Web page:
One feature that was not immediately clear to the team [no one reads the directions] was that the charging dock can be modified to accept the radios with the belt clip attached. I’ll also note that the radios have a USB port for an alternative charging option.

Functionality and Features

One function on the Dewalt Walkie-Talkie is the ability to select a vibrate function. This makes the radio vibrate when someone else speaks. The team felt that this was a nice feature when they had the radios in their pockets or on their belt in loud environments.

Construction wise these radios seem well-built with rubber gaskets and a rubber covered PTT button. Rated at IP67 means that this radio is able to work in dust, dirt, rain and survive drops. In fact, this rating means that the radio is capable of a 2 meter drop and can withstand water immersion between 15 cm and 1 meter for 30 minutes.

The radios have a 22-channel range; the channels are preset with privacy codes to minimize unwanted interference from others. We did not experience any other interference in our testing.  We used channel 1 for all business and the team use channel 6 for the jokes and non-business stuff.

We tested two different radios models and the only difference between them were size and watts. The slightly larger radios were 2 watts and smaller ones 1 watt,.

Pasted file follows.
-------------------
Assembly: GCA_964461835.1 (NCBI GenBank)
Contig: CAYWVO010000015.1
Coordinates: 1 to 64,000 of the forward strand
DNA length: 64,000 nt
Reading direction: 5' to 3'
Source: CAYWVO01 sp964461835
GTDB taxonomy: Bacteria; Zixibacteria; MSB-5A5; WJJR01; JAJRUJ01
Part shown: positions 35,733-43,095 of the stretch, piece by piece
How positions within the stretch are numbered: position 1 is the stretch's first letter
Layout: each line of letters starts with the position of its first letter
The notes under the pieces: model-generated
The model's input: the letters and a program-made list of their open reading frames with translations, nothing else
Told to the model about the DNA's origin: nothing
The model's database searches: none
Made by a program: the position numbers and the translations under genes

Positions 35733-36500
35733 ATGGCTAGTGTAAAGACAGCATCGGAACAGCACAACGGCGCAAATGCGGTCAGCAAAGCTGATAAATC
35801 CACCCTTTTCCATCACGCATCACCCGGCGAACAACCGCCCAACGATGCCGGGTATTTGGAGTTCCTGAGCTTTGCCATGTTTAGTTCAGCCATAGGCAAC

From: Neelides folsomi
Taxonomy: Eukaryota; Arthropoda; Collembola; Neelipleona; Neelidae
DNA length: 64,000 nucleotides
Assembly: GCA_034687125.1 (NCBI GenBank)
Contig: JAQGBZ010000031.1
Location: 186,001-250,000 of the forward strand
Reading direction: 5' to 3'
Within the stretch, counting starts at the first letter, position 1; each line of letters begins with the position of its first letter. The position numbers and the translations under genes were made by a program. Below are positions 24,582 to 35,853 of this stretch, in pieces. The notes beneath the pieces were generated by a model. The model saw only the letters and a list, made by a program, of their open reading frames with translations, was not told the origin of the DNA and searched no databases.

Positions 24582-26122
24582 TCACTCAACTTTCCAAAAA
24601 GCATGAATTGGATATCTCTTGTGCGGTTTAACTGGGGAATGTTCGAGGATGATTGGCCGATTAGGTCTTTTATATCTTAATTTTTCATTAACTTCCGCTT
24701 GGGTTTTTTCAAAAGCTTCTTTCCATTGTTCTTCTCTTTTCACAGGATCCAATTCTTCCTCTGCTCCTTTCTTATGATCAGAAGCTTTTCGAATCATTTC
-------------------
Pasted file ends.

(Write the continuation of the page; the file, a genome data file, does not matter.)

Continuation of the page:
For runtime we simply paid attention to the need to charge. All of the radios operated for 10 hour days without the need for charging or topping off the battery. Dewalt claims that the radios have an 18-hour runtime based on 90% Standby / 5% Talk / 5% Listen usage.

Sufficient Volume?

We were pleased with the radios volume and were able to use them effectively around earth moving equipment like excavators and even around chipping hammers.


We’d offer to Dewalt that they should reconfigure the robustness of the belt clip. There is a small plastic tap at the top that indexes into the radio body. We felt that repeated removing and attaching over time will weaken this tab causing failure. The entire team labeled this plastic tab as a weak point.

How Much and Where To Buy?

We found the radios on sale at Amazon here:

Features & Benefits

  • UHF/FM: Ultra-clear long distance reception (range will vary depending on terrain and conditions). 
  • Roger Beep Tone: Confirmation tone indicates the completion of the user’s transmission, and signals others it is clear to talk. 
  • Key Lock: When activated, provides keypad security eliminating accidental channel changes. 
  • Power Saver: A unique circuit extends the life of your batteries. If there are no transmissions within 10 seconds, the unit will automatically switch to battery save mode. 
  • Auto Squelch: Automatically shuts off weak transmissions or unwanted noise due to terrain or range constraints. 
  • LCD Display: Easy to view display provides the radio’s status at a glance.